Fergal Monaghan of YourCommonage along with James Moran (Sligo IT), Brendan Dunford (BurrenLIFE), Patrick McGurn (AranLIFE) and Michael Martyn (Martyn Agri-Environmental Consultants) made a submission on the Strategic Environmental Assessment of the proposed RDP application. In respect of commonages we proposed that commonage associations if the farmers wished to set up one should be eligible to apply for a GLAS payment in its own right. Such a payment would be in addition to the payments made to the farmers through their individual GLAS contracts and would cover measures that can only be delivered by the group, e.g. production of a sustainable management plan, control of Molinia, fencing etc. This approach would not be compulsory but should be available as an option to farmers in all commonages. We believe that it would offer all stakeholders in the process a mechanism for delivering good commonage governance. Just as importantly it would offer all sides a way out of their current entrenched positions and deliver a workable solution for Commonages with the GLAS scheme. An extract of the portion of the submission relating to commonages is shown below.
In the case of commonage land:
- for actions which are wholly under the control of an individual shareholder (individual stocking numbers, stock type, shepherding practices) the eligible applicant is the individual shareholder farmer through the farm application
- for any other actions the only eligible applicant is a graziers association duly constituted as a legal person and allocated a business reference number (equivalent to herd number for individual applicants). A graziers association is eligible for the full allowance of GLAS funding in its own right.
Since any application on commonage has to be underpinned by a single habitat/species assessment and commonage management plan, irrespective of whether collective measures are subsequently proposed, it will in practice be necessary for potential participants to come together to commission such an assessment and plan. It is also the case that time will not allow the completion of the management plan before the closing of the first application window. To recognise these practical issues, it will therefore be a requirement that all such applicants sign a joint declaration of intent before application, certifying that:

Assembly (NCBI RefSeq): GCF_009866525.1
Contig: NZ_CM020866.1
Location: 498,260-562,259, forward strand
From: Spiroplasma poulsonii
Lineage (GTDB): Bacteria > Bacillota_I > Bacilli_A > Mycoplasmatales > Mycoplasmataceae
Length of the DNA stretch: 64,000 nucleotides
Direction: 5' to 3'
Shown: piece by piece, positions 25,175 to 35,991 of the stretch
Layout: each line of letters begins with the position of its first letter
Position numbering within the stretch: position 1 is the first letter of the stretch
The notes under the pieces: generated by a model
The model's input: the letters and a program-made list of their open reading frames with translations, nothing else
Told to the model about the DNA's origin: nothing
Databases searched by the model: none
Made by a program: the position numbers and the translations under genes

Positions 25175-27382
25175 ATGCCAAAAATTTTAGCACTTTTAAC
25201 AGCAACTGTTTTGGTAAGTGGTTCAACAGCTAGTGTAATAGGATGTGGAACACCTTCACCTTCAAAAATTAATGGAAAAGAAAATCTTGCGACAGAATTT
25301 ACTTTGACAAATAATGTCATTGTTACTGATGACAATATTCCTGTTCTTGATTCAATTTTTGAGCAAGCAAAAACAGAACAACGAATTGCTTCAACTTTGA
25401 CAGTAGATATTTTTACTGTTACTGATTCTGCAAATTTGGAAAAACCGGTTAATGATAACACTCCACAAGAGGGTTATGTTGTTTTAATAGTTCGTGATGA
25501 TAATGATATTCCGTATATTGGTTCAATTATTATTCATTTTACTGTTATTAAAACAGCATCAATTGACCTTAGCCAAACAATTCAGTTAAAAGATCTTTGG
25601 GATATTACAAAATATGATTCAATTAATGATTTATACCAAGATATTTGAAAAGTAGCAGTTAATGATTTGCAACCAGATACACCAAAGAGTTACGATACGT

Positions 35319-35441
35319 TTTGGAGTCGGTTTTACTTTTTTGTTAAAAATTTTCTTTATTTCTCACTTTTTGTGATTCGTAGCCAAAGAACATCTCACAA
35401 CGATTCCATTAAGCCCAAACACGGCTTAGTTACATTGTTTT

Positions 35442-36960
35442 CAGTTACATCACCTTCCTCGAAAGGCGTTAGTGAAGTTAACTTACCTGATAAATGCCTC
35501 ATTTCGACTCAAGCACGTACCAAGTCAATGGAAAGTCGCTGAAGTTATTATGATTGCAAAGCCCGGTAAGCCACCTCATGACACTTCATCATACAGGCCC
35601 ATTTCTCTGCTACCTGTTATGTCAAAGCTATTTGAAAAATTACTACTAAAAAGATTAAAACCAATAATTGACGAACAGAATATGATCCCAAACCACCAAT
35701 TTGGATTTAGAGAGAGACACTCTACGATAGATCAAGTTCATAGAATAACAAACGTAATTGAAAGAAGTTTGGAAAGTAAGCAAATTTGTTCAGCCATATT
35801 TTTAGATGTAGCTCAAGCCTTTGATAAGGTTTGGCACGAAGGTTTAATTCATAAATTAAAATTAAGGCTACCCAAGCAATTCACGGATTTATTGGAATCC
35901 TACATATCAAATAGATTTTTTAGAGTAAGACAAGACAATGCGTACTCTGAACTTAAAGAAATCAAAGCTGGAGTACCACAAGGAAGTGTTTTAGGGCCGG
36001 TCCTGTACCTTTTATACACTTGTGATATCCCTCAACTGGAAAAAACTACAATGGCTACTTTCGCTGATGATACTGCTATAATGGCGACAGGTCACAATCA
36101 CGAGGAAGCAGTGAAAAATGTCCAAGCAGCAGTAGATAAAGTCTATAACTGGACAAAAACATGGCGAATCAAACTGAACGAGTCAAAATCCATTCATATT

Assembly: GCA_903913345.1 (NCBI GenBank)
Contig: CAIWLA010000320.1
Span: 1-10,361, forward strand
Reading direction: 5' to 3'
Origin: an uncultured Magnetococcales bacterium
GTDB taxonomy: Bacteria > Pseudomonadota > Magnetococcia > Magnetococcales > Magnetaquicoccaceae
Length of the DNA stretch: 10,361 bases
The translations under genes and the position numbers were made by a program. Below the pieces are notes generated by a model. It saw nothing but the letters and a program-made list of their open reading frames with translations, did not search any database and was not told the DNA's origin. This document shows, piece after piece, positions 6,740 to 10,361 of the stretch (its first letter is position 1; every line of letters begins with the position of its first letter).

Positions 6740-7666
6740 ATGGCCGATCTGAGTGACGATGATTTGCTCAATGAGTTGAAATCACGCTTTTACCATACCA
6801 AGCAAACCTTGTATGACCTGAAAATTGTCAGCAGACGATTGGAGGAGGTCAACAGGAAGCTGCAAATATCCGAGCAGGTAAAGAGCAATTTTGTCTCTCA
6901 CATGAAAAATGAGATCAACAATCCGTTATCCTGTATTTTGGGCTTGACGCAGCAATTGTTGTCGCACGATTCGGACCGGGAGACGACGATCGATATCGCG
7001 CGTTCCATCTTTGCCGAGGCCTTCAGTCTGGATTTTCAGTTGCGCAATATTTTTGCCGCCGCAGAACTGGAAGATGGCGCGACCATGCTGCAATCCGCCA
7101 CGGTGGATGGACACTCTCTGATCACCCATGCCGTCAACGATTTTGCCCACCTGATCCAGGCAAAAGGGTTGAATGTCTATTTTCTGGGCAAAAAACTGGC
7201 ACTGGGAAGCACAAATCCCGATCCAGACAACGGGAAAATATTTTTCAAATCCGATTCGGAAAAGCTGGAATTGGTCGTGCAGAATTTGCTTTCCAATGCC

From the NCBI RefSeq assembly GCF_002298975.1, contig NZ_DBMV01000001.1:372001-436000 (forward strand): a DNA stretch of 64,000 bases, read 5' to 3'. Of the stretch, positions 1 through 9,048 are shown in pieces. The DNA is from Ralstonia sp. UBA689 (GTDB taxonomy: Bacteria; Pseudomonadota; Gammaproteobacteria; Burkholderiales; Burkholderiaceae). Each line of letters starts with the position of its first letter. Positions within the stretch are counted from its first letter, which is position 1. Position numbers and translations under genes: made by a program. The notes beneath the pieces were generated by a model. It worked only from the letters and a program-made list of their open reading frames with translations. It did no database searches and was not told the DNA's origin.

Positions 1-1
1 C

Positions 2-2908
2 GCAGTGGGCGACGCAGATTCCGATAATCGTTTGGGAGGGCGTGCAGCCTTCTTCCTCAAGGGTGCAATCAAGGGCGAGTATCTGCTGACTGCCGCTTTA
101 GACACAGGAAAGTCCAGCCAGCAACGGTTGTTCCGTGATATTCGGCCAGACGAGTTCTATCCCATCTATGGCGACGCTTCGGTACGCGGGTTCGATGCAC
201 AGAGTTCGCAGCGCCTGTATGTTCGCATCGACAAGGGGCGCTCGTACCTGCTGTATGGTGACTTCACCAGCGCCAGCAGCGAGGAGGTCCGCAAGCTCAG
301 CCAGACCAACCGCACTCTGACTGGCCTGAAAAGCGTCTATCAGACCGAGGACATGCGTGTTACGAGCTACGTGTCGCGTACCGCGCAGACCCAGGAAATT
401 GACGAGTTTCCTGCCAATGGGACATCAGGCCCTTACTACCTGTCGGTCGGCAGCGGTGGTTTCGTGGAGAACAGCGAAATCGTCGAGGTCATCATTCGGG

- they will apply to GLAS in relation to the commonage in the first year
- they will ensure that the overall stocking on the commonage falls within the draft max/min range for the duration of that first year
- they will have a management plan prepared and a 5 year collective agreement between themselves based on that plan drawn up before the first anniversary of the date on their AE contracts.
- each individual GLAS application will refer to the obligations set out for that shareholder or association in the collective agreement
- they will subsequently implement that agreement for the remaining 4 years, with a full review after 2 years (and annually if necessary).
We are not convinced of the need to apply fixed rules regarding the proportion of shareholders and/or of those claiming commonage forage on their SAF and/or of active graziers who need to participate in the agreement or to undertake positive management eligible for payment under this scheme. Practical questions are likely to make agreements which involve only a small proportion of active graziers or active direct payments. However, should the Department deem such thresholds to be necessary, they should be of direct payments claimants in the previous year, not of all
shareholders. A list of commonages with the number of shareholders claiming forage on each should be made available each year as soon as all SAF submissions have been processed.
|Proposed commonage application process, step by step
Before AE application
Note: The declaration of intent is a mechanism to replace the 50/ 80% rule proposed by the Dept of Agriculture. The 50/ 80% rule does not offer an adequate mechanism for progress towards achieving good commonage governance. Among other things it does not have the flexibility to allow the time required to develop a sustainable management plan and an agreement based on that plan in advance of the submission of GLAS applications. These are fundamental issues that demand adequate time for consideration and delivery. By using a declaration of Intent, the farmers are not signing upto an agreement at the time of applying for GLAS, rather they are declaring that they will work towards developing an agreement between themselves during the course of their first year in GLAS. This treats the Commonage Governance issue in a manner similar to that proposed for the Nutrient Management component of GLAS applications.. It should allow for commonage agreements to be developed in an orderly manner that can win the support of a majority of active farmers.